This Section is, therefore, in the teeth of humanitarian guidelines established by the Supreme Court.

Preventive detention

Section 172 of the BNSS seeks to expand the powers of the police while taking preventive action.

The police officer “may detain or remove any person resisting, refusing, ignoring or disregarding to conform to any direction” under Chapter XII.

Chapter XII talks about preventive action of the police.

Section 172 of the BNSS bears an uncanny resemblance with Section 43A of the Unlawful Activities (Prevention) Act, 1967 also gives power to the police to arrest if they have “has reason to believe from personal knowledge or information given by any person and taken in writing that any person has committed an offence punishable under this Act or from any document, article or any other thing.

Our criminal justice system is primarily based on a due process model, however by giving power to the police to detain while taking preventive action, we are basically inclining ourselves towards the crime-control model.

The crime-control model focuses on having an efficient system, with the most important function being to suppress and control crime to ensure that society is safe and there is public order. Under this model, controlling crime is more important to individual freedom. 

However, in our country we try to create a balance between individual rights and societal rights. If any law is evolved which is against the principles of justice, reasonableness and non-arbitrariness, then it cannot stand against the scrutiny of the courts.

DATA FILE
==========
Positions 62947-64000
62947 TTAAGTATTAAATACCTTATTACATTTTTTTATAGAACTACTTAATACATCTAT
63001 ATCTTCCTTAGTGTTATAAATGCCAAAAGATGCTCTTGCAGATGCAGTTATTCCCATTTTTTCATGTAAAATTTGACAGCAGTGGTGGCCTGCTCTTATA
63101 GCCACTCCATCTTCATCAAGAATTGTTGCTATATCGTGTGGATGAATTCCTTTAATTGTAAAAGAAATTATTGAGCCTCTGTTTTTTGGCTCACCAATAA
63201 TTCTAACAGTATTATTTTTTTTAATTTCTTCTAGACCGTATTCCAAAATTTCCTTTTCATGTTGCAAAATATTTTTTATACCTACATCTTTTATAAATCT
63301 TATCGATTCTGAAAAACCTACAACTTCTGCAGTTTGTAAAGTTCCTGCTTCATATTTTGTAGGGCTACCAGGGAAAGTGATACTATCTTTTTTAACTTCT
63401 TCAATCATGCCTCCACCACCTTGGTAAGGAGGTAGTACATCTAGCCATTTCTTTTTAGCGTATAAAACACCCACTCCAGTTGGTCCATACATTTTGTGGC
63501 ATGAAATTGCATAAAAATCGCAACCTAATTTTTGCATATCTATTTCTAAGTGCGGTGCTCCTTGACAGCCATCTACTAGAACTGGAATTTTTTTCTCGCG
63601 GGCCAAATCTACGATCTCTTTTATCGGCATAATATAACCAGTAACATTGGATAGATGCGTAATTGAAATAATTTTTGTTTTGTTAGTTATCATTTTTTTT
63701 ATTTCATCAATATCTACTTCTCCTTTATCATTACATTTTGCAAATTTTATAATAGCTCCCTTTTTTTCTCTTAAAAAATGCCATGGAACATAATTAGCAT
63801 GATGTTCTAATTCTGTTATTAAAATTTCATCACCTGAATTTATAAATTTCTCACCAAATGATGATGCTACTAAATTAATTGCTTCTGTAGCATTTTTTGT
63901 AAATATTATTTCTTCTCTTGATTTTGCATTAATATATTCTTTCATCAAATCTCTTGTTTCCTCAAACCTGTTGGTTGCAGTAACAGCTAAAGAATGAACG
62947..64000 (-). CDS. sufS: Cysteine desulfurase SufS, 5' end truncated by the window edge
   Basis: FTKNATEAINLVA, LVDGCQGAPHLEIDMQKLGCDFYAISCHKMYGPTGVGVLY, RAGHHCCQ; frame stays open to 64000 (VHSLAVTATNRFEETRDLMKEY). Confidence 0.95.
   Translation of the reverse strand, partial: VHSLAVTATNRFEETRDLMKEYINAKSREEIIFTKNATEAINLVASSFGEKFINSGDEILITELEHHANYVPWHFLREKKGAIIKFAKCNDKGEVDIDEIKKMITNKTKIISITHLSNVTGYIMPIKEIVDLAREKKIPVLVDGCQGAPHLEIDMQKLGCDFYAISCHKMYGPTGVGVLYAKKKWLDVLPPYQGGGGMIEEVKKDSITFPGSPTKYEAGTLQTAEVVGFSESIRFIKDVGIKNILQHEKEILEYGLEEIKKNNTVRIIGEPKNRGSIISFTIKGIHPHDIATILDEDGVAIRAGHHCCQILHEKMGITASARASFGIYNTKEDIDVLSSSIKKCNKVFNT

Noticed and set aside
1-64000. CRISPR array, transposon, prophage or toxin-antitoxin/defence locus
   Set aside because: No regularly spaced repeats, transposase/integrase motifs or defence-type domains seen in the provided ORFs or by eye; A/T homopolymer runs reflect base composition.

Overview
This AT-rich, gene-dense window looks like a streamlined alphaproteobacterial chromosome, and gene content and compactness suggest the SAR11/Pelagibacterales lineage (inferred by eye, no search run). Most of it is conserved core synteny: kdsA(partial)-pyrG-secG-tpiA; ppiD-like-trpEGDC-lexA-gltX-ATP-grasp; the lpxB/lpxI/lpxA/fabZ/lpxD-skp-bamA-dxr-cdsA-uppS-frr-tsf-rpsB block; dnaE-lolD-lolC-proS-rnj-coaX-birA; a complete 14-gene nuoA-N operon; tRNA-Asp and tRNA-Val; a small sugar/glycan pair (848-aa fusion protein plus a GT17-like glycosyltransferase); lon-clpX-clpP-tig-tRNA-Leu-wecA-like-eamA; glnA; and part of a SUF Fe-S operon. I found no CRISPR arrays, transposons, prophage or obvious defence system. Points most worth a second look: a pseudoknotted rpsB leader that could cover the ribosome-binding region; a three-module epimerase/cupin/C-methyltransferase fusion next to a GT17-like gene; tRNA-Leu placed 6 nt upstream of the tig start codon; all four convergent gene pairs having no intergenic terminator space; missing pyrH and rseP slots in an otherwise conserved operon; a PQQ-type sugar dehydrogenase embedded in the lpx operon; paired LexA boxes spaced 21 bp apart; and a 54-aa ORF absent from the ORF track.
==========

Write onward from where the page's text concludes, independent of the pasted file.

By giving ambiguous powers to the police to detain any person, in case the person does not follow the directions given by the police, that too without giving any time limit for such detention as provided under Article 22 of the Constitution, can we say that through the Bill efforts are being made to pivot towards the crime-control model, wherein without caring about any individual right, all focus is upon the prevention of crime, no matter the consequence. 

If such is the case, then the evolution of due process through various judgments like R.C. Cooper versus Union of India (1970) and Maneka Gandhi versus Union of India (1978) would go in vain. 

Doing so will be in violation of Articles 19, 20 and 21.

Police custody beyond 15 days

Section 187(3) of the BNSS provides that a magistrate can authorise the detention of an accused beyond a period of 15 days.

Proviso (a) to Section 167(2) of the CrPC also provides for the same.

However, Section 167(2) proviso (a) states “otherwise than in custody of the police”. This statement is missing in the BNSS.

The implication is that the police custody can be extended by a magistrate beyond the period of 15 days under the provisions of the BNSS.

In Central Bureau of Investigation versus Anupam J. Kulkarni (1992) it was held that after the expiry of the first 15 days, detention can only be that of judicial custody.

In judicial custody, there is a sense of safety as compared to police custody. In judicial custody, the investigating agency cannot interrogate the accused without the permission of the magistrate.